At last, a Coutinho rumour that really makes sense…

Sarah Winterburn
<> at Anfield on December 21, 2014 in Liverpool, England.

Philippe Coutinho to Arsenal? Now you are talking…

Liverpool? Bridges have been burned. Manchester United? Bridges will be burned. Chelsea? There is some logic but the kids are alright. Newcastle? Tantalising but totally unrealistic. Arsenal? Now this truly makes sense. Of all Philippe Coutinho’s supposed Premier League suitors, Arsenal’s need is greatest. Ally that need with a status still befitting of this kind of high-profile transfer and we might have found a solution to suit all parties, assuming that the Gunners can do yet more creative accounting to bring in an established Brazilian international without breaking any banks.

We have become so accustomed to writing that Arsenal need defensive reinforcements or a replacement for Patrick Vieira fully 15 years after his departure, that it’s been easy to miss their utter lack of goal threat from central midfield areas. But with Aaron Ramsey gone and a consistent Mesut Ozil but a memory, that is now the Gunners’ biggest issue. This season, only two goals have been scored from those central areas, while neither Ozil nor Dani Ceballos has logged more than two Premier League assists. That Pierre-Emerick Aubameyang has somehow scored 17 goals is yet another sign that he is truly an elite goalscorer; he owes little to his service.

Meanwhile, Coutinho has scored eight goals and created six more while being little more than a bit-part player at Bayern Munich, where Thomas Muller has proved to be a stubborn obstacle to his favoured No. 10 role. He would find no such opposition at Arsenal, where Ozil is no longer stubbornly doing anything other than flattering to deceive. And while there are young, promising strikers and wingers emerging from the Arsenal academy, let’s not pretend that Emile Smith Rowe is ready to take on this key role.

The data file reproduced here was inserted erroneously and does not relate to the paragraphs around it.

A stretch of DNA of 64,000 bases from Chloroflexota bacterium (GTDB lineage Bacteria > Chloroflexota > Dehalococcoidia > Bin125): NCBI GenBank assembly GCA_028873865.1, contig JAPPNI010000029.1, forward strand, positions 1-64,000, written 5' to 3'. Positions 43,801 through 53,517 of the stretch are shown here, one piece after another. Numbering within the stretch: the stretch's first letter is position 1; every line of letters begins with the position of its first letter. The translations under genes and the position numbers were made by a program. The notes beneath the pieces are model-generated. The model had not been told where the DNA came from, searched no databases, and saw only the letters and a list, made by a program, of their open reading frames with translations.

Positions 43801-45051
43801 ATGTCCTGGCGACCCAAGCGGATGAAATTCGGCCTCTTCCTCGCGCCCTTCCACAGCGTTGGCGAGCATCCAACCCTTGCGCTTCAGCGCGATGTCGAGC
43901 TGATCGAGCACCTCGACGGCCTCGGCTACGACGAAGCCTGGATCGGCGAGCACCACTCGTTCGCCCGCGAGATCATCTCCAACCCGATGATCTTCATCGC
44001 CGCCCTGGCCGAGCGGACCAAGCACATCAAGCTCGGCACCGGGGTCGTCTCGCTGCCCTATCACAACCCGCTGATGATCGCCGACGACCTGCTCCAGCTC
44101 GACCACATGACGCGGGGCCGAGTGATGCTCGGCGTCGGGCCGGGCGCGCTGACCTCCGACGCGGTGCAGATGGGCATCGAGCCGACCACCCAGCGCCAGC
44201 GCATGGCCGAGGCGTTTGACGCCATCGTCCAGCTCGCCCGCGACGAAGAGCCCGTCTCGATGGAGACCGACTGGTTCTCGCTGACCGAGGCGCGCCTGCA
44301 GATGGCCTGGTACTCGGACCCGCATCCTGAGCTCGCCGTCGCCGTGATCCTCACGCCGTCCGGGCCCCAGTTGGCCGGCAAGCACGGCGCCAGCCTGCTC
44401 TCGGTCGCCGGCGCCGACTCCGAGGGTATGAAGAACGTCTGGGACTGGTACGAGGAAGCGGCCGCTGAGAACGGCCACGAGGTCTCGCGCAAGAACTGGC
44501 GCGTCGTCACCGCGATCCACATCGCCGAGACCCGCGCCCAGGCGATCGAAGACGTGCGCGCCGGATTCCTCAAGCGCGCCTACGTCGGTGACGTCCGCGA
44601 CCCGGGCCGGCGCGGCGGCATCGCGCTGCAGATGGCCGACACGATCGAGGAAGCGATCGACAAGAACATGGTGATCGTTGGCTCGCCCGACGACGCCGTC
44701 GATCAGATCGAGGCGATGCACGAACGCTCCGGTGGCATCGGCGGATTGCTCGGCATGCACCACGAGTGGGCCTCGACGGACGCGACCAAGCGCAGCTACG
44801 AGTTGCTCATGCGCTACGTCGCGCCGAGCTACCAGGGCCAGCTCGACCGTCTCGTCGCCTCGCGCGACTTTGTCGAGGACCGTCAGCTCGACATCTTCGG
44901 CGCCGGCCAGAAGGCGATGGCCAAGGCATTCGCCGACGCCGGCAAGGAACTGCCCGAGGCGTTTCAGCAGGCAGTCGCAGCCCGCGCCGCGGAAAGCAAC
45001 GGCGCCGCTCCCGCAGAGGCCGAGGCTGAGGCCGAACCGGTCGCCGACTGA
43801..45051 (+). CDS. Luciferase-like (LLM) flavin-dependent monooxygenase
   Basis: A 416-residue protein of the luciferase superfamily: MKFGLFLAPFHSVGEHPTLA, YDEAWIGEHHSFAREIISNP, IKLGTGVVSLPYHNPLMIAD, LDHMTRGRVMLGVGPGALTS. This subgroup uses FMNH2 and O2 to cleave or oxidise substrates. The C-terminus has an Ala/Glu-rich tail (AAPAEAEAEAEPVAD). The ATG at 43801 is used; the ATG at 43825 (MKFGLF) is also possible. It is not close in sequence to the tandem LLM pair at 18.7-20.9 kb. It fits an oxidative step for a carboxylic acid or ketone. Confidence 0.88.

Some will cite Coutinho’s age as a barrier, with ‘turning 28’ lately becoming a synonym for ‘no sell-on value and thus not worth whatever the price being cited’, but Arsenal’s most successful signing of the last three years was 28 when he signed; at 30 and with just one year left on his contract, he is still attracting £34m interest from the world’s biggest clubs. Signing Coutinho little over two years after a final half-season of Premier League football that reaped seven goals and six assists in 14 games would still be a coup for Arsenal if the Brazilian were 23, 25, 27 or 29. Only fools will believe that ‘failure’ at the world’s biggest clubs should make Arsenal wary. The twin threats of Ozil and Alexis Sanchez – and they were truly phenomenal in 2015/16 – both ‘failed’ at clubs in the real elite.

If Coutinho now needs love and appreciation, he might find both at Arsenal, who have a Santi Cazorla-sized hole in their heart ready to be filled by any footballer with magic feet. Mikel Arteta has been able to bring back some semblance of pride to an Arsenal side that has become refreshingly hard to beat, but the squad is desperately lacking a playmaker. Having worked with David Silva, Bernardo Silva and Kevin De Bruyne at Manchester City, a footballer with comparable ambition will surely be top of his wanted list. And it’s rare that a player of Coutinho’s quality becomes available to a club like Arsenal.

Talk of Barcelona’s demands being prohibitive to such a deal will dissolve as it becomes clear that no club would match those demands in 2020, while Barcelona need all of the money to buy a striker. Just like last summer, they will agree a deal that moves the Brazilian into sight and out of mind and hope that he plays his way into a more lucrative contract for player and club. He has a far greater chance of doing that at Arsenal than Bayern Munich.


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